Ignore China and its boundless investment opportunities at your peril

Ignore China and its boundless investment opportunities at your peril

As published in Money Marketing on 16 Feb, 2021 by Pieter Hundersmarck

China’ rising economic and political power requires a radical rethink of traditional global investment management.

China has long been classified as an “emerging” economy characterized by high GDP growth rates and a growing middle class but lacking the robust institutions, governance and economic dynamism of the more established “developed” nations.

For a long time, this classification suited Chinese ambitions. China received outsize deference in its dealings with its neighbours, and received meaningful global assistance to grow and alleviate poverty within their borders.

However, today, with the US looking increasingly feeble as a global leader, China is demonstrating that it is willing to invest in the necessary infrastructure and institutions to grow its economic might. Investors and savers underestimate the implications of this at their peril.

As the rest of the world struggles to contain the various coronavirus outbreaks and restart their economies, China appears to be gaining potency. Chinese GDP expanded 4.9% in the third quarter and a further 6.5% in the fourth quarter of 2020, an astonishing rebound which speaks highly of their societal resilience and deft handling of COVID. Economically, analysts predict that the Chinese economy will be the size of the US and Europe combined within the next ten years.

Despite its growing size and relevance, several entrenched beliefs stand in the way of acknowledging China’s leading position in the global economy. These include:

  • Style of government. China’s communist and authoritarian system of government are considered incompatible with longer-term capitalist institutions, and vulnerable to unrest as citizens ultimately seek to define how they are governed.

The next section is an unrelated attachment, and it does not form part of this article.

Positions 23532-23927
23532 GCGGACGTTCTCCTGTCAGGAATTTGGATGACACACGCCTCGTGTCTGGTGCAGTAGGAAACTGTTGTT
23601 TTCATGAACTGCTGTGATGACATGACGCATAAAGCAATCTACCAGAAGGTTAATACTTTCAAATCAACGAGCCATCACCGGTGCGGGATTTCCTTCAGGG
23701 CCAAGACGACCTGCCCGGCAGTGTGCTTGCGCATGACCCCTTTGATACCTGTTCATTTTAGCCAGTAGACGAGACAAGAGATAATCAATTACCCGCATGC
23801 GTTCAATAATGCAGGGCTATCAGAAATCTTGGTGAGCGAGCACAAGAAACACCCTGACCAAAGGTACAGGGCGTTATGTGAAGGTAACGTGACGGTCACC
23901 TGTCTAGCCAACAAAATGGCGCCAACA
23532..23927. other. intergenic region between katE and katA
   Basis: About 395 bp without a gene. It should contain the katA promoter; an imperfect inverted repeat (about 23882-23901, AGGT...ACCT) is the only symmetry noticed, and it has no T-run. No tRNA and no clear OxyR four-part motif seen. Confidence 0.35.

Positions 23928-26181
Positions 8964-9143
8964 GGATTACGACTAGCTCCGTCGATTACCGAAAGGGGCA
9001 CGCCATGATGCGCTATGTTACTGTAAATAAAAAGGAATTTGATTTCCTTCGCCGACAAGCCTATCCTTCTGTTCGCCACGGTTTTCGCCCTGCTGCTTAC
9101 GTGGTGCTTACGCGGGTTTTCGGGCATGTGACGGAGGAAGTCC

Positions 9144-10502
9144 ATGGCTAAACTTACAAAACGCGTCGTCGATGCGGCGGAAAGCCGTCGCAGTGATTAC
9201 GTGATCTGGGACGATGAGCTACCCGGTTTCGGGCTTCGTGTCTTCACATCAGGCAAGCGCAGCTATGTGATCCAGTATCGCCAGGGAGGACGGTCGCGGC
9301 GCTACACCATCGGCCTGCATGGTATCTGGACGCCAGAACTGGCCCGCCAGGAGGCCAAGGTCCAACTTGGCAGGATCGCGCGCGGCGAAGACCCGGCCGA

• Chinese over-indebtedness is considered risky, and how the debt has accrued, is incompatible with what is required for a flourishing long-term destination for capital. Because of this, Chinese institutions would struggle to maintain trust in the governance and accountability that shareholders seemingly have elsewhere.
  • Fraud involving Chinese companies are over-emphasized in western media. Fraud involving western companies rarely lead newspapers to say the same about their home countries.
  • One dimensionality. China is considered ‘only good at copying and not creating anything original. Many will recall the same thing said about Japan and Taiwan, which now are seen as producing the most cutting-edge tools in semiconductors and robotics. Is it so hard to believe that ‘made in China’ will be a stamp of quality in 20 years?

China has achieved far more than western nations have in recent years. Firstly, it has continued to grow at a breakneck speed, while most economies have contracted. This growth was achieved off of a base that is by no means small and through crises (like the GFC and COVID) that floored other nations. Expectations are for the Chinese economy to be larger than the US and Europe combined by 2030.

China has a powerful business model. It exports more than it imports, running a current account surplus as opposed to most developed nations that run deficits. Its economy is moving away from government spending towards personal consumption, as many economies before it have done. As a country, this places it in a net creditor position, controlling its destiny and not beholden to external pressure.